“What’s wrong, sweetheart – too much for you? Prefer the Meisner technique?”
Story: An obnoxious drama teacher. A self-satisfied artist. An egocentric author. A sculptor way too into her art. And a band looking for that perfect series of notes. What do they have in common besides being pretentious as hell? Well, the last word in that previous sentence will give you a hint.
Subgenre: Anthology Horror
Release Date: 2022
FX: Fantastic monster makeup, gruesomely fun gore
Some Clichés/Tropes: Obnoxious Instructors, Pretentious Creators Way Into Their Art, Staring Deeply Into Mirrors, The Scare Of Jump
Where I Watched: Shudder
Spooky or Nah?: I absolutely love a good horror anthology. Hell, I’ll even stare transfixed at a half-assed one. Allegoria takes an interesting premise – art in all it’s various forms – and delivers an interesting batch of stories that are loosely connected, but could easily stand on their own as short films. Unsurprising, as this is the first time writer/director Spider One helmed a feature film, having worked on shorts and music videos prior to this outing. While this film has lofty goals and often reaches for greatness? It comes up shy thanks to messy connections within the stories, and smash cuts that feel more WTF than OOH YEAH.
Though there is a lot to enjoy here, especially when the stories are allowed to dig in a little. The first story – new student Brody in an acting class literally gone to hell – is suitably creepy even though the Twilight Zone-ish climax is easy to guess. It’s a quick and dirty start to the film, and though I wish it’d been a bit longer, it stands well as a nice opening stinger. Things shift to an artist’s loft, and we’re into the second story; a painter who’s so up his own ass that his art is everything. So naturally, things take a turn for the creepy. I didn’t quite get how the climax came about, nor what the heck was going on with Marcus the artist, or why. A moment or two of fleshing out the why of it all would have made for a more fulfilling scare.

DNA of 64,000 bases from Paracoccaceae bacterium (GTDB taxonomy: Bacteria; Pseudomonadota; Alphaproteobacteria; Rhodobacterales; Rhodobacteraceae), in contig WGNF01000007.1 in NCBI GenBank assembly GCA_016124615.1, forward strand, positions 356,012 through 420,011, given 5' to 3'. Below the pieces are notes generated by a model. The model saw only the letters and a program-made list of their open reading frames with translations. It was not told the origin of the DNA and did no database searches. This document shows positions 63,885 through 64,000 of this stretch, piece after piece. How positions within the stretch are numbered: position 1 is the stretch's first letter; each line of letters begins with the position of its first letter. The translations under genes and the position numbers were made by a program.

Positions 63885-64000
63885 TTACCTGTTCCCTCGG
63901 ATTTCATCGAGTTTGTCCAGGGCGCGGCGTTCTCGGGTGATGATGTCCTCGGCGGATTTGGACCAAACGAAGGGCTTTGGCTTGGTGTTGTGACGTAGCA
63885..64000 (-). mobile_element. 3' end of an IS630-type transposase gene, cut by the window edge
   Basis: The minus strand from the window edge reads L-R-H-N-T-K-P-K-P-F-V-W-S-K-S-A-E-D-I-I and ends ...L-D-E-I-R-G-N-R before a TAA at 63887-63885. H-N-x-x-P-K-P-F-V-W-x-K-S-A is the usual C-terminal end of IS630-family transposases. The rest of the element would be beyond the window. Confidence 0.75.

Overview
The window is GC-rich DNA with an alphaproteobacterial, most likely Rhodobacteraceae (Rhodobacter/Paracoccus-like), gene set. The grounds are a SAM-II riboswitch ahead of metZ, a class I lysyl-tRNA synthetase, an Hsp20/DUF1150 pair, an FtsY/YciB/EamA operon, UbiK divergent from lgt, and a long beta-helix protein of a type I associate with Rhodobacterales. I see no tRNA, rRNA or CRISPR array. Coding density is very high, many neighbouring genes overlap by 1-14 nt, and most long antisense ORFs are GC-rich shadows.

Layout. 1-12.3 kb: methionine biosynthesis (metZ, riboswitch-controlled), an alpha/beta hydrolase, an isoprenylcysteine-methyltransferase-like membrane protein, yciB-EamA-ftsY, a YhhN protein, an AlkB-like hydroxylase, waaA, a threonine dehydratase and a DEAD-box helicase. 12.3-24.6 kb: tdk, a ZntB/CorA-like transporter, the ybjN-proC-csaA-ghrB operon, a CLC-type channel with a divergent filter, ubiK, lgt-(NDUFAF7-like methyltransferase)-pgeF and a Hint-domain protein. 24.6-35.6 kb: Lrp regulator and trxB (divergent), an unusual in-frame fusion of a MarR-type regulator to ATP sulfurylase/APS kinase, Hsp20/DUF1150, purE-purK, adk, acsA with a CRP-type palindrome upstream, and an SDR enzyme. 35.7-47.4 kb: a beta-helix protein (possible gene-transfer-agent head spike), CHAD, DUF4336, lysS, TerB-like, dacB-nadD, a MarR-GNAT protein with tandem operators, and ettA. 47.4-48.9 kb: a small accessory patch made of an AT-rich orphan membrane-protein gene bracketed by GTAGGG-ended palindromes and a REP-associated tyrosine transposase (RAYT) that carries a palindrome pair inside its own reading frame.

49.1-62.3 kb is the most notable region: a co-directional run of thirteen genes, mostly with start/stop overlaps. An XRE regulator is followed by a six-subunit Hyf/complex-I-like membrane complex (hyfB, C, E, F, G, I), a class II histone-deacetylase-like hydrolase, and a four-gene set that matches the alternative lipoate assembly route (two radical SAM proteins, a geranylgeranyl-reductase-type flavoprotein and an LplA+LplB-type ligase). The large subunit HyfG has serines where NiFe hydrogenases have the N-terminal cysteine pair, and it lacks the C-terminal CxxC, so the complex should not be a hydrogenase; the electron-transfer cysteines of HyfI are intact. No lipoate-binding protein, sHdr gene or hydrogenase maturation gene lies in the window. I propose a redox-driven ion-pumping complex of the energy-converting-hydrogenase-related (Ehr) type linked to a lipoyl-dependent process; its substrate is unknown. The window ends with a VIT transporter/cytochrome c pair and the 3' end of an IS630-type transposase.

Story three? Writing, baby! The moral of this story is to be careful how talented you are, lest things get out of hand. Yeah, we’ve seen this story play out in other short stories and films, but Edward Hong as writer Eddie Park gives a hilariously cheesy, full-of-himself take on the blowhard author. Then we get to schluby guy who’s first date with sculptor Ivy has him desperately trying to keep up with her cool artist vibe. Maybe a bit too hard. This story has the “big guns” actor-wise, with Rob Zombie’s Halloween‘s Scout Taylor-Compton (uncredited on IMDb) and Buffy the Vampire Slayer‘s Adam Busch as hopeful guy John. The fifth and final story is the longest of the group, focusing on music and band member Ivy’s search for music “that can literally change someone’s consciousness, man”. Be careful what you wish for…
Spider One loosely connects these stories by having some characters know of/interact with others from other stories. Brody is dating Marcus, who was dating Ivy, who watched a film written by Eddie on her date with John, and so on. But these reveals feel shoehorned in, rather than organic. And the stories themselves feel rushed, as if a timer was about to go off if we didn’t get to the next story Right Now. While the fast-n-loose way this film plays with time and place is fun, and the FX is wonderfully done for a lower-budget romp, I couldn’t help but feel a sense rawness, in a bad way. Like the pie’s undercooked a bit, y’know? It’s still pie, and pie is always wonderful…but with a few tweaks here and there, it could have been really fantastic.